These are the facts on one the most feared North American spider.
For many people, nothing makes their skin crawl quite like the thought of spiders. Their fear is often multiplied when one starts talking about venomous spiders like the brown recluse or the arachnid we will talk about today, the black widow spider.
This shy and reclusive creature has a habit of coming into conflict with humans on a consistent basis in some areas, making for good business for pest control companies. The spider's intimidating look with its red hourglass marking has given it a bad reputation. This has resulted in all sorts of myths rising about them, some of which have become popular belief further amplified through the Internet.
Today we will attempt to quell some of those rumors and give you some hard facts on this critter that you can use to avoid unwanted contact with them during your outdoor adventures.
The term "black widow" covers a few different varieties of spider.
Black widows are part of a larger family of spiders known as Latrodectus. The two most common names you will hear here in North America are the western black widow (Latrodectus Hesperus) and the "northern" black widow (Latrodectus various). There is also a southern black widow known as Latrodectus mactans in the scientific world. Of these many species, the western variety is the one most people know and fear. Two lesser-common varieties in the United States include the red widow (Latrodectus bishop) and the brown widow (Latrodectus geometricus).
Female black widow spiders are always nearly twice the size of the males, making them easy to spot. It is also that size that likely strikes fear in many people because larger female spiders can reach one half to a full inch in length. That is a big spider!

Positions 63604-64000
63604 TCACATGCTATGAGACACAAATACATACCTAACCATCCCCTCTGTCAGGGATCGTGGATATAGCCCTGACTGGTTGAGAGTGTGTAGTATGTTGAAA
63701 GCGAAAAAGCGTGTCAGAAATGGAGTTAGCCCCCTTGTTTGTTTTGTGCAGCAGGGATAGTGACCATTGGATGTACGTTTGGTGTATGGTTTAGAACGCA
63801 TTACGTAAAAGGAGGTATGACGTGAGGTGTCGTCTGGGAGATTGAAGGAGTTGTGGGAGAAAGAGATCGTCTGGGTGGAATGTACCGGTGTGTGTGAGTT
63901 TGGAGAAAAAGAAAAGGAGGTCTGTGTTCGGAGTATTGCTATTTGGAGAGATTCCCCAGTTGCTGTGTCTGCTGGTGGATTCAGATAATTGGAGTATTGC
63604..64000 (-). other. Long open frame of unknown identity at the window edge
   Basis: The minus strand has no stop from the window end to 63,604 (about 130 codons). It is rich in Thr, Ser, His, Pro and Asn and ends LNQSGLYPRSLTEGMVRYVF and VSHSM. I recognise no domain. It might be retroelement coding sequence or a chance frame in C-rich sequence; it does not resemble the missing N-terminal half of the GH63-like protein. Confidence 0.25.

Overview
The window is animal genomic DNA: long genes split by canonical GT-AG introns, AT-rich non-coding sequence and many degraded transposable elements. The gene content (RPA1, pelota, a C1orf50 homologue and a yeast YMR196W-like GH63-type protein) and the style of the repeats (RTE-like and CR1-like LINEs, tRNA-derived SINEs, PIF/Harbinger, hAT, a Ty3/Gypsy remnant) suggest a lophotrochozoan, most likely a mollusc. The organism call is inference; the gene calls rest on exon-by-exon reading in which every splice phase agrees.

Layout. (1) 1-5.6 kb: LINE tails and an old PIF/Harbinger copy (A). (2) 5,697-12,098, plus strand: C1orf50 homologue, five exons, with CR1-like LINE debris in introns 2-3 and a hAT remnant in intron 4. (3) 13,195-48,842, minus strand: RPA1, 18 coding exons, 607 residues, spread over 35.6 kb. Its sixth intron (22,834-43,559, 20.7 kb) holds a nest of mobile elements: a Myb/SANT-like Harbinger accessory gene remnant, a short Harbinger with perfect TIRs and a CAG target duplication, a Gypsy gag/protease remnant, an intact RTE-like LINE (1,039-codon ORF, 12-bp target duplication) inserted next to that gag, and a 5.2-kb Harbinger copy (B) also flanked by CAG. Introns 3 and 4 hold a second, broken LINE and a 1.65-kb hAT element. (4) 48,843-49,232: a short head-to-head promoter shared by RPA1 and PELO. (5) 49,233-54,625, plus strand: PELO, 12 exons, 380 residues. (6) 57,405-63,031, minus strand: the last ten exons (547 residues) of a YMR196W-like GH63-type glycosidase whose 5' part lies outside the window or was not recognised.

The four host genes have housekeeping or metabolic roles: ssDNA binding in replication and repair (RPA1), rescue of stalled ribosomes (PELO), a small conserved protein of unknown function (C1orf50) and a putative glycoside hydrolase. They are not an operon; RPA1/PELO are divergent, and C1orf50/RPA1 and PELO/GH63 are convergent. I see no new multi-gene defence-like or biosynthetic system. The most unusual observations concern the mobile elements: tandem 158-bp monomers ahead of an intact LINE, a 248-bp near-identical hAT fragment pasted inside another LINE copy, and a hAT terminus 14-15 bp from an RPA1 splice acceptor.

Just about every subspecies of widow spider has similar color variations. The male spiders generally go unnoticed because they are small and generally light brown in coloration. The adult females often have jet black or light brown bodies marked with bright red colorations. In the case of the western widow, the red hourglass shape on the abdomen is the dead giveaway to avoid this spider.
Some varieties, like the northern black widow may have red markings or white colorations on their legs as well. In the case of the red widow, the markings are more dots with yellow outlines. For basic safety, we recommend avoiding all spiders with spindly legs and red markings like this.
The range of black widows varies greatly.
Some species we just mentioned like the red widow are sequestered to just select parts of Florida. The brown widow is thought to be from South Africa originally, but in the United States it has been found in Hawaii and parts of California. That species' range may be slowly expanding even though there is no proof of that yet.
Most people just want to know where the northern, southern, and western widow varieties live. After all, they are the scariest-looking ones of the bunch. The southern widow, as the name implies, is primarily found in the southern United States, although it can be found throughout New England and even into the southern parts of Canada.
The western widow is again, found mostly in western states. Places like New Mexico and Arizona are hotbeds for them. However, they are also found farther north into parts of Canada including British Columbia.
Having lived in Michigan my whole life, I have often heard the rumblings about black widows here even though I have never seen one myself. However, the Michigan DNR says that the northern widow is often found here. Once again, this species is found throughout the southern parts of Canada and throughout parts of the New England coastline. Odds are there is at least one widow subspecies living near you and you may have never known it.
Black widow spider bites are rare, painful, but rarely fatal.